Skip to main content
Questions?  1-877-404-8449
ResourceMFG | Manufacturing Workforce Specialists
4 places to look for manufacturing workers

It should come as no surprise to industry insiders that manufacturers continue to struggle with recruiting workers and retaining them for the long haul, but that's the reality for many companies. However, you cannot accept that as a fact of life and should always be trying to actively connect with would-be hires so your business can continue to grow and improve.

How do you accomplish that? It starts with identifying and tapping pools of talent on a consistent basis. Here are some of the most reliable sources you're likely to find today:

1) Social media and other web portals

You may currently rely heavily on job listing sites to advertise your openings, and the same may be true of real-world advertisements, but if you're not on social media, industry sites and more, you're leaving opportunity on the table, according to Maker's Row. Simply put, these are the places where online conversation about your industry tends to happen most, and where people are most engaged with the sector overall. As such, you should wade into those discussions to represent your company well, and also to get the word out there that you have jobs available.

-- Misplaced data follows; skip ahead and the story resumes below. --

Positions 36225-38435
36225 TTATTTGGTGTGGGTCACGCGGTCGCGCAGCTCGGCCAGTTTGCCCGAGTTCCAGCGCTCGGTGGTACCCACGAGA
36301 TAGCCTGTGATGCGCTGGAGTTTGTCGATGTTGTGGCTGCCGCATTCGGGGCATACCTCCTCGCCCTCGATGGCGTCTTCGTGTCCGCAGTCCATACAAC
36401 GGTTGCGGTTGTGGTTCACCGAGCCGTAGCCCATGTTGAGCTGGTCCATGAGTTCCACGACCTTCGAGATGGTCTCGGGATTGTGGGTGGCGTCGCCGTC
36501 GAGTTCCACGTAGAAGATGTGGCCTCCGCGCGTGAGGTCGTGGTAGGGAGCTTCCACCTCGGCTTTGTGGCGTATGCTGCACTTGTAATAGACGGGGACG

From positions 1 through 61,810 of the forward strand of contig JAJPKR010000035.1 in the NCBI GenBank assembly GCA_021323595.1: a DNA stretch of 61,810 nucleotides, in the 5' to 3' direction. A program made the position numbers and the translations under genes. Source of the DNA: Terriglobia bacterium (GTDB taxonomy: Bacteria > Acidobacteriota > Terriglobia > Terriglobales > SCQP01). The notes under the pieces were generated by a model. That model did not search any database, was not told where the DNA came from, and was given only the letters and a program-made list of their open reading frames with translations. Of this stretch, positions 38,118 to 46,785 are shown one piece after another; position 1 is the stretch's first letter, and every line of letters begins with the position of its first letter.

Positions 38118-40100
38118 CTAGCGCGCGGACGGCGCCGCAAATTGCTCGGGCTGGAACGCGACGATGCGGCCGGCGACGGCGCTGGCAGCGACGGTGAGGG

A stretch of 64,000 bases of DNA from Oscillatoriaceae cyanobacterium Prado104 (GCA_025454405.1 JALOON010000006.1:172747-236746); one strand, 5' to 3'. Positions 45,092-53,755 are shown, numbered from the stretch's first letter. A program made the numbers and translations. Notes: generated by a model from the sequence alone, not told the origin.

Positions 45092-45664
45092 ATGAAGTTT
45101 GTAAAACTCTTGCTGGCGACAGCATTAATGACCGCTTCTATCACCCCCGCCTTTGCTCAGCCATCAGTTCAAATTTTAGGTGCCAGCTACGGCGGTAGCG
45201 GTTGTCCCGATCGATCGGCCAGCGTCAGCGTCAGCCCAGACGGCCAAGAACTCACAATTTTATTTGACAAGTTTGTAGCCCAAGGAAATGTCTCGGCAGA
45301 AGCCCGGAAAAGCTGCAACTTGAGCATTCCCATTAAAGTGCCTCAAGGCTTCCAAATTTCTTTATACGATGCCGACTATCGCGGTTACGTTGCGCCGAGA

2) Referrals from your current employees

One of the easiest ways to make connections is to rely on those you have already cultivated, Maker's Row advised. By asking your current employees if they know anyone looking for a job who would succeed in your organization, you may be able to find great hires without much difficulty. Your employees know the ins and outs of your company better than anyone, and also wouldn't recommend friends or family they think aren't up to what you ask of them. A great way to boost the frequency of referrals is to reward old and new employees when a hire works out.

3) Currently unskilled workers

We hear a lot about the "skills gap" in manufacturing, and for good reason — but that can't be a deterrent to hiring, according to Workbright. As such, you would be wise to set up a comprehensive skills training program for anyone who is interested in learning the ropes of the industry, and advertise that you'll hire anyone who passes muster after going through it. That way, if you can pique people's interest, they may be more willing to see what you're all about and take advantage of your offer.

4) Connect with schools to form a talent pipeline

Whether it's vocational schools, high schools or universities in your area, it will be critical to make sure you can get young people interested in the industry early in their lives, according to Travelers. Even getting a few extra hires out of these pipelines per year can be the difference between achieving your business goals and falling short, so starting the formal relationships with these schools as soon as possible will be vital. If that means simply making in-class visits or hosting field trips, it's about starting the introduction to the industry off on the right foot.

Apply now to find your next manufacturing job!